I have had dozens of questions on self promotion and artistic relationship building in the last couple of weeks so I put together this article:
It’s no secret: to get ahead, you have to promote yourself. But for most people, the thought of promoting themselves is slightly shady. Images of glad-handing insurance salesmen or arrogant know-it-alls run through our heads.
The reality is that artists all rely on self-promotion. Whether you want to start your own production, sell your script to a producer, start a creative group, get noticed by an agent, manager or casting director, you need to make people aware of you and your abilities. While we’d like to think that our work speaks for itself, the fact is that usually our work needs us to put in some work to attract attention before our work can have anything to say.
The good news is that self-promotion doesn’t have to be shady — in fact, real self-promotion almost by definition can’t be shady. The reason we get a bad feeling from overt self-promoters is that, most of the time, their efforts are insincere and their inauthenticity shows. It’s clear that they’re not building a relationship with us but only shooting for the quick payoff, whether that’s a sale, a vote, or a positive performance evaluation. They are pretending to be our friend to get something they want. And it shows.
Real self-promotion extends beyond the initial payoff — and may bypass the payoff entirely. It gives people a reason to associate themselves with us, for the long term. It’s genuine and authentic — more like making friends than selling something. Of course, if you’re on the make, that kind of authenticity makes you vulnerable, which is why the claims of false self-promoters ring hollow: they are hollow.
The main rule of self-promotion is to be the best version of yourself. That is, of course, a little vague and is bound to mean something different to everyone. But here’s a few more specific things to keep in mind when working to get the word out about you and your work:
1. Add value:
What separates you from every other creative mind who does what you do is the particular value you bring personally bring to the table. The same applies to your marketing efforts – people tune out if you’re just blathering on about how great you are. Instead, apply your particular expertise in demonstrable, helpful ways and include their value.
2. Be confident:
If you are telling people about something that adds value to their lives, there’s no reason to feel as if you’re intruding. Stand up tall and show that you have faith in yourself, your abilities, and your work. After all, if you don’t have confidence in yourself, why should anyone else?
3. Be sensitive to context:
Always be aware of and responsive to the person or people you’re talking to right now, and the conditions in which you’re relating to them. You can’t just write a pitch and deliver it by rote every time you meet someone — you need to adapt to changing environments (are you at a cocktail party or in the Casting Studio?) and the knowledge levels and personalities of the people you’re talking to (are you describing yourself to an Agent or a Casting Director?). The idea of talking points is useful here, because you have an outline to draw on but the level of “fleshing out” is based on where you are and to whom you’re talking.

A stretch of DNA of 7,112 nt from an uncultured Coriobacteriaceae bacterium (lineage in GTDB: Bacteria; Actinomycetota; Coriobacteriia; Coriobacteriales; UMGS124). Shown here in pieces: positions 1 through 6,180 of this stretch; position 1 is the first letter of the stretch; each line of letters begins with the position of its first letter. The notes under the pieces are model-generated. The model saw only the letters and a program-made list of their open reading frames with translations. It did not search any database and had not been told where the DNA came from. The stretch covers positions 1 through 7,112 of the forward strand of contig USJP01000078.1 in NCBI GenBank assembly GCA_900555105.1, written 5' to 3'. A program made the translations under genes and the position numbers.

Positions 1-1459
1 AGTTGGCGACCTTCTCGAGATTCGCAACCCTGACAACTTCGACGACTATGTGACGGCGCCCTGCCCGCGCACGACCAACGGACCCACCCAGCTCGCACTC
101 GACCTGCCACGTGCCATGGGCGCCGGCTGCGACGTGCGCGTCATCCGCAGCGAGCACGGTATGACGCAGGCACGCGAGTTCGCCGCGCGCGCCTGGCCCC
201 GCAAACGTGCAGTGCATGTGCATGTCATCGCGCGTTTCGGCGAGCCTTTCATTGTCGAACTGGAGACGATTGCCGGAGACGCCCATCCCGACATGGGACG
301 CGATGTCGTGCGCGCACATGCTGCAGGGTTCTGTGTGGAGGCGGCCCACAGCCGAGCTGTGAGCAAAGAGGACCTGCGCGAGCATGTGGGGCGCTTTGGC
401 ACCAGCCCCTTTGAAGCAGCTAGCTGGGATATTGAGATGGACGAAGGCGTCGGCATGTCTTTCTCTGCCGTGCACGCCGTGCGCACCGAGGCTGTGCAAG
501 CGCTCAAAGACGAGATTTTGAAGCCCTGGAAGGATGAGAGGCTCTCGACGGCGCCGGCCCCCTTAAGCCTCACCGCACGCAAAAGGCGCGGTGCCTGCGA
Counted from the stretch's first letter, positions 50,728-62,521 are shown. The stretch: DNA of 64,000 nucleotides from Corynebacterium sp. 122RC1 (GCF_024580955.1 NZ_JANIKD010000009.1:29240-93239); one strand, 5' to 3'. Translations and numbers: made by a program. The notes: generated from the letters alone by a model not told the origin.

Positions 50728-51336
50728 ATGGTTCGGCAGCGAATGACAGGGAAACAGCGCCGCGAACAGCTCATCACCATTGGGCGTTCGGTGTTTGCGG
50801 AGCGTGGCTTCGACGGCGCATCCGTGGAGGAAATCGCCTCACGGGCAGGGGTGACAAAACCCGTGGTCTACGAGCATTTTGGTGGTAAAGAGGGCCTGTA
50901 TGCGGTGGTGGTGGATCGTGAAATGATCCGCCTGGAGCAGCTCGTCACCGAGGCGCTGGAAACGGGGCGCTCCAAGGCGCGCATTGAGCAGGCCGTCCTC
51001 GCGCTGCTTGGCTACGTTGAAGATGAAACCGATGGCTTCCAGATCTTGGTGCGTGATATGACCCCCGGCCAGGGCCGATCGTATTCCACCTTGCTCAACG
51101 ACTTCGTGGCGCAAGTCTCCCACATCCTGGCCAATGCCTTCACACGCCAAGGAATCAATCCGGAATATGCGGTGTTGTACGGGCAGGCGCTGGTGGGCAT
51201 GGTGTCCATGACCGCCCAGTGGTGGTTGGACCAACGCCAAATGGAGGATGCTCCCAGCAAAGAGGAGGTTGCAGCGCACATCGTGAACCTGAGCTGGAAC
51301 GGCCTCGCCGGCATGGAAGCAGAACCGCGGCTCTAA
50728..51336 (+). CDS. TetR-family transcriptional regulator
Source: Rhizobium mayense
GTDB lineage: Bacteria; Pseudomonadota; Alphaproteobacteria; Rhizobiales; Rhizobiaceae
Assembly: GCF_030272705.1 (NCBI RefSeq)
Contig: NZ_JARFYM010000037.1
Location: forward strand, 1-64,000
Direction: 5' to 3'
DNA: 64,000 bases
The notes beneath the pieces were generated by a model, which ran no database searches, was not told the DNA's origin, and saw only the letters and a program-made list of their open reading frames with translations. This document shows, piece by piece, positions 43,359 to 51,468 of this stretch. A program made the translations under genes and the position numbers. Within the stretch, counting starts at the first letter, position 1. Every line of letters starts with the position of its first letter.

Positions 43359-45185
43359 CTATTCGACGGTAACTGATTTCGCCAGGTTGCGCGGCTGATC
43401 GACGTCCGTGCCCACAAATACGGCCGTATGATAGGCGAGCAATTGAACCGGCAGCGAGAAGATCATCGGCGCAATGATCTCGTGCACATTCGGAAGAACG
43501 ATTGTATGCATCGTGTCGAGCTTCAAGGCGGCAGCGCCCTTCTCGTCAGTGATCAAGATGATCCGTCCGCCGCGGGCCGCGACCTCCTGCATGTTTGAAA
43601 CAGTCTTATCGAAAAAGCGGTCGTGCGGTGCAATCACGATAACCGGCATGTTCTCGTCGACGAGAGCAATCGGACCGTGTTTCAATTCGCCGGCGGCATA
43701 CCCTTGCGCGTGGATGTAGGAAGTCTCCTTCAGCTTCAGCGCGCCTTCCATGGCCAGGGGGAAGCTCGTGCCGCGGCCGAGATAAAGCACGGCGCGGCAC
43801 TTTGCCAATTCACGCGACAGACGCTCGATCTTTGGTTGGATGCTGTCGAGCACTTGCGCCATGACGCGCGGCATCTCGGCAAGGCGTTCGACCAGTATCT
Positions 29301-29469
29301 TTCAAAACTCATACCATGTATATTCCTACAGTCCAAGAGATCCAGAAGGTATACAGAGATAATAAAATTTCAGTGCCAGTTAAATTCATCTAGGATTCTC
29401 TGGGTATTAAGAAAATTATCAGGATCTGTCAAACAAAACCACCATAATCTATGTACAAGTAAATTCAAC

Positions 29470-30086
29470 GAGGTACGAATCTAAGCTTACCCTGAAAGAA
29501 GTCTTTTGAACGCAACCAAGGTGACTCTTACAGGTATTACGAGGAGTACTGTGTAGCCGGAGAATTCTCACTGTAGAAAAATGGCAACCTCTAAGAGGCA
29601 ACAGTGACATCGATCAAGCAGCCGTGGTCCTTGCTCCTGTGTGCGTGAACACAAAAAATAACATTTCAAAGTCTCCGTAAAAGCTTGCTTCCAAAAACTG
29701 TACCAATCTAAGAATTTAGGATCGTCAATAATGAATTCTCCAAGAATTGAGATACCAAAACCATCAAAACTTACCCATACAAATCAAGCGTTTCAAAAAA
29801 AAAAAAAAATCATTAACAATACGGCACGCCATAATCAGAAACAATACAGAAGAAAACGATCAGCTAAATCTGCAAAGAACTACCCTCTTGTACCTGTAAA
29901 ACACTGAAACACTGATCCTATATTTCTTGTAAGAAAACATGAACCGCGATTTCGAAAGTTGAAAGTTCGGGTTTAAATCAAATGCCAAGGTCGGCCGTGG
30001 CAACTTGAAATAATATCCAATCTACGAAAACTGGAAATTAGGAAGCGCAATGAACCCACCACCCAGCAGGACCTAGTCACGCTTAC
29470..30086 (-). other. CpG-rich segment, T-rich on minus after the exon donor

4. Have permission:
Make sure the people you talk to have given you “permission” to promote yourself. That doesn’t mean you have to start every conversation with “Can I take a few minutes of your time to tell you about…” (though that’s not a bad opening in some circumstances); what it means is that you should make sure the other is receptive to your message. You don’t want to be bothered when you’re eating dinner with your family, in a hurry to get to work, or enjoying a movie, right? In those moments, you aren’t giving anyone permission to talk to you. Don’t interrupt other people or make your pitch when it’s inconvenient for them — that’s almost guaranteed to backfire.
5. Don’t waste my time:
If you’re on target, sensitive to context, and have permission, you’re halfway there on this one; but make sure to take no more time than needed, and don’t beat around the bush. Once you have my attention, get to the point; be brief, be clear, and be passionate.
6. Maintain relationships:
Self-promotion doesn’t end once you’ve delivered your message. Re-contact people periodically. Let people know what you’re up to, and show a genuine interest in what they’re up to. Don’t drop a connection just because they don’t show any immediate need for whatever you do — you never know when they will, and you never know who they know who will. More importantly, these personal connections add more value than just a pile of head shots on their desk.
Self-promotion that doesn’t follow these rules comes off as false, forced, and ultimately forgettable. Or worse, it leaves such a bad taste in the mouths of your victims that the opposite of promotion is achieved — people actively avoid working with you.
In the end, promoting yourself and your work isn’t that hard, as long as you a) are genuinely interested in other people and their needs and b) stay true to yourself and your work. Seek out the people who want — no, need — what you have to offer and put it in front of them.
That’s not so hard, is it?